Anielka Münkel — Developing World Dignity & Creativity

Acton Institute, Nicaragua

We need a change in mindsets so that people can recognize the dignity and creative capacity of their brothers and sisters in the developing nations.

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Anielka Münkel, a citizen of Nicaragua, is a project manager at the Acton Institute where she currently works on PovertyCure, a global initiative that advances enterprise solutions to poverty. In Nicaragua, she served as advisor to the minister of tourism, promoting Nicaragua as a tourist and investment destination. Ms. Münkel collaborated on speeches for former President Enrique Bolaños, and negotiated investment opportunities with international corporations. Previously, she served as coordinator of the Government Investor Network (GIN) at PRONicaragua, the Investment Promotion Agency of the Presidency. She authored the article "Nicaragua: A UN Pilot Country on the Road to Success" and presented the results of the GIN project at the United Nations in 2005. She was selected to participate in the US Department of State International Visitor Leadership Program, in October of the same year. Ms. Münkel earned her bachelor's in international relations and business administration from Ave Maria College of the Americas and holds an MBA (magna cum laude) from the University of Notre Dame, where she won the grand prize in the Social Venture Plan Competition with Sustainable Health Enterprises.

  • Dignity and Creativity of the Person

    I have a problem with the way that people in the developing world are portrayed sometimes in these poverty campaigns or in these sponsorship programs...It is true that there are hard conditions in our countries, but we don’t want to be known just for the dumping site. We don’t want to be known for the helplessness of people because they are not helpless. This goes back to the vision that some people have of their brothers and sisters in the developing world. If you see them as hopeless individuals that are just sitting there, waiting for a solution to come from the sky, of course you’re going to think they need a handout. But if you recognize that they are creators, that they can innovate, that they can be your business partners, then you’re going to think, “Okay, wait a minute. What is preventing them from creating wealth?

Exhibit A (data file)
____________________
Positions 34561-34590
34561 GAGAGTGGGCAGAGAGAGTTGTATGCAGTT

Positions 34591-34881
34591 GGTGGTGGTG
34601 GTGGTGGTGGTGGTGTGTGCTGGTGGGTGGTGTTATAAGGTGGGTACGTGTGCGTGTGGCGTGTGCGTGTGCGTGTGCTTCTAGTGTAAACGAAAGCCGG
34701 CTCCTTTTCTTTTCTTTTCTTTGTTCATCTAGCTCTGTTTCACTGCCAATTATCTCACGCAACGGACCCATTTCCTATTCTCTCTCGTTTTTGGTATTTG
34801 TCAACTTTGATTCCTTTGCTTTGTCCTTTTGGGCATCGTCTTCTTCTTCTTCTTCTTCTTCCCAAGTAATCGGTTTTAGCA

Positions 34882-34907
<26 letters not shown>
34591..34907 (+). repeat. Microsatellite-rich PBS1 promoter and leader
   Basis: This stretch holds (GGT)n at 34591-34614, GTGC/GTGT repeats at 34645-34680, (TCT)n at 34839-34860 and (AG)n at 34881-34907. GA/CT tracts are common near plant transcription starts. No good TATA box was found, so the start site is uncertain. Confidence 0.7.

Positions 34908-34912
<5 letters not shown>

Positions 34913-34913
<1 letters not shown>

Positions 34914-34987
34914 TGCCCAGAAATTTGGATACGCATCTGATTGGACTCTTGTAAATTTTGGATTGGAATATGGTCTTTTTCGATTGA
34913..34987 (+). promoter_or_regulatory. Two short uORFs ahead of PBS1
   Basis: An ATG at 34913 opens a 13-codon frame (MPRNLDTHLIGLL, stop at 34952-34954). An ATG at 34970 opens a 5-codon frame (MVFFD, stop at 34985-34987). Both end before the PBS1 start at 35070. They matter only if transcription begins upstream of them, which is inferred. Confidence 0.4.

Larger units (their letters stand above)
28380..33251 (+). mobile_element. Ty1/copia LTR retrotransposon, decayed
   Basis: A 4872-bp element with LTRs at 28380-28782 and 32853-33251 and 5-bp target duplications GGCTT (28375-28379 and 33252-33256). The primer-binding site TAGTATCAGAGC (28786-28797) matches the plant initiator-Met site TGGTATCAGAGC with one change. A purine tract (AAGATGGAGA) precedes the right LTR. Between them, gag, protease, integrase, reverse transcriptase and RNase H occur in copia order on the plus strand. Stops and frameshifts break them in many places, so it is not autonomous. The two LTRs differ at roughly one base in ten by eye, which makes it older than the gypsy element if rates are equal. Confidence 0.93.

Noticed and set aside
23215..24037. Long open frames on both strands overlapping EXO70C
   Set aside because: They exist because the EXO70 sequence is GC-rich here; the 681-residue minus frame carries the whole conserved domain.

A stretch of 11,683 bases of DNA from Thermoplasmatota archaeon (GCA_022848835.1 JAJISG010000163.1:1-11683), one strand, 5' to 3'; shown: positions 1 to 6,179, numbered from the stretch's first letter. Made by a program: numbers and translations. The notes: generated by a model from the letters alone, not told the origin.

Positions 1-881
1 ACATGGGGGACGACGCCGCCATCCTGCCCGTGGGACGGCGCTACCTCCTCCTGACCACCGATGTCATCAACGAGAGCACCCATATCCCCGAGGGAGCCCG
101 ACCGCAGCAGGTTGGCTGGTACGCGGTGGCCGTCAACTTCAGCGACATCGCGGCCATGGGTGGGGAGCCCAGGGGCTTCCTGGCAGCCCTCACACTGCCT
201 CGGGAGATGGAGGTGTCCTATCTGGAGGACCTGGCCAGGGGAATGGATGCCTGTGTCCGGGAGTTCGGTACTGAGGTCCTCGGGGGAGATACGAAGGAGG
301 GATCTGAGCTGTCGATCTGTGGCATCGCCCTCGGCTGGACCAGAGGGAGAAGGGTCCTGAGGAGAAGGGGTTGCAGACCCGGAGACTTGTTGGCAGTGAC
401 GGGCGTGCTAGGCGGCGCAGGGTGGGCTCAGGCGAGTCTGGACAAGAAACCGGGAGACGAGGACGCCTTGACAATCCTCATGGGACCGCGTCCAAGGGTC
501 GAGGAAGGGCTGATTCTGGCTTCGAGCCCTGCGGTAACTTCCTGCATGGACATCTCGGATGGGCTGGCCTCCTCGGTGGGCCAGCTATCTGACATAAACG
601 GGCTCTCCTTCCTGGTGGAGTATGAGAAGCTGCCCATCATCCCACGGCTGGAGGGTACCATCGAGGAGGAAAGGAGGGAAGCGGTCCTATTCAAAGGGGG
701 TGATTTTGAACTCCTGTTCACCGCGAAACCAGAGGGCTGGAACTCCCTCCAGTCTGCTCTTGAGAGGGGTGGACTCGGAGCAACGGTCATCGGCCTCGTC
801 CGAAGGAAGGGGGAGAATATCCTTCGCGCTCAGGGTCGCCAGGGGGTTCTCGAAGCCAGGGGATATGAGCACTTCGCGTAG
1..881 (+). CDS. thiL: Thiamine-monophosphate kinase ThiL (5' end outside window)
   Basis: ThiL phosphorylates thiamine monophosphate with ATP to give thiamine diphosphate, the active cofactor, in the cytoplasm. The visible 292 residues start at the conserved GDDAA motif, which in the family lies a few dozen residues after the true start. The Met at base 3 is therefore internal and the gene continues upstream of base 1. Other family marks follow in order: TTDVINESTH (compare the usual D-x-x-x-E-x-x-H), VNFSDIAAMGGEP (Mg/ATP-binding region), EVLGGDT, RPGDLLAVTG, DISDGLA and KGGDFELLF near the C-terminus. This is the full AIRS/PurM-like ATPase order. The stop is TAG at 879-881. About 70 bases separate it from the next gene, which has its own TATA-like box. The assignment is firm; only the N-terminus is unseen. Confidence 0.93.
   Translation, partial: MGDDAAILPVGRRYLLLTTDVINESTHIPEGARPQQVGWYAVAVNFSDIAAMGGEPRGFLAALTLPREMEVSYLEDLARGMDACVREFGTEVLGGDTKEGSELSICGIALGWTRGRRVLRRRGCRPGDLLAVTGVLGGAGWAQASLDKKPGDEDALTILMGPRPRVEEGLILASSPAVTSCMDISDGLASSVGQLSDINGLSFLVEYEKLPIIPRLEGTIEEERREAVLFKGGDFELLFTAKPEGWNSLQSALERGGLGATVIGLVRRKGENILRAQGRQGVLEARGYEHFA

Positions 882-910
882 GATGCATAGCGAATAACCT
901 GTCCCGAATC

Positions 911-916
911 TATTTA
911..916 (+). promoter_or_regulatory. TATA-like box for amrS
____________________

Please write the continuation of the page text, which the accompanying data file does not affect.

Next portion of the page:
• No More Top-Down Plans

    We don’t need another set of U.N. goals, millennium development goals or another celebrity campaign like The ONE Campaign to end poverty. What we need is a change in mindsets so that people recognize the creative capacity and the dignity of their brothers and sisters in developing countries and are able to support them in their own agendas, in their own initiatives. We need projects that create opportunity for people to develop themselves.

  • Ireland as a Role Model for Nicaragua

    When I worked for the Investment Promotion Agency in Nicaragua, I had a chance to meet with leaders of Ireland's economic development strategy. They spoke to us about the importance of innovation, of focusing on education, opening up to trade, and the key value of attracting foreign direct investment (FDI). This experience was very encouraging because they evaluated our work and concluded that every dollar that was invested in the agency was getting a hundred percent return. The government wasn’t getting that out of any other organization. It really showed us that despite the image, despite the challenges, it was possible to create wealth and a wealth that would have an impact in the lives of all Nicaraguans as we looked to the future.

  • Emergency Relief

    There’s obviously a place for emergency relief. In Nicaragua we suffer from earthquakes and hurricanes, and we are very grateful for the response of the international community. What happens though in some instances is that due to corruption, the very funds that are sent to help people that are suffering end up in the wrong hands, and that was the case of Hurricane Mitch in 1998.

  • The danger of ONE story

    The Nigerian writer, Chimamanda Adichie warns us of the danger of ONE story. She mentions that when she came to the US to study at the university her roommate had felt sorry for her long before she met her, because she was from Africa – the continent of beautiful landscapes, war, aids and dire poverty. There was therefore no possibility of a connection. And that is what happens at times, you show people as one thing over and over again and that’s what they become in the minds of others. The reality is that there are other stories, but are you willing to listen to them?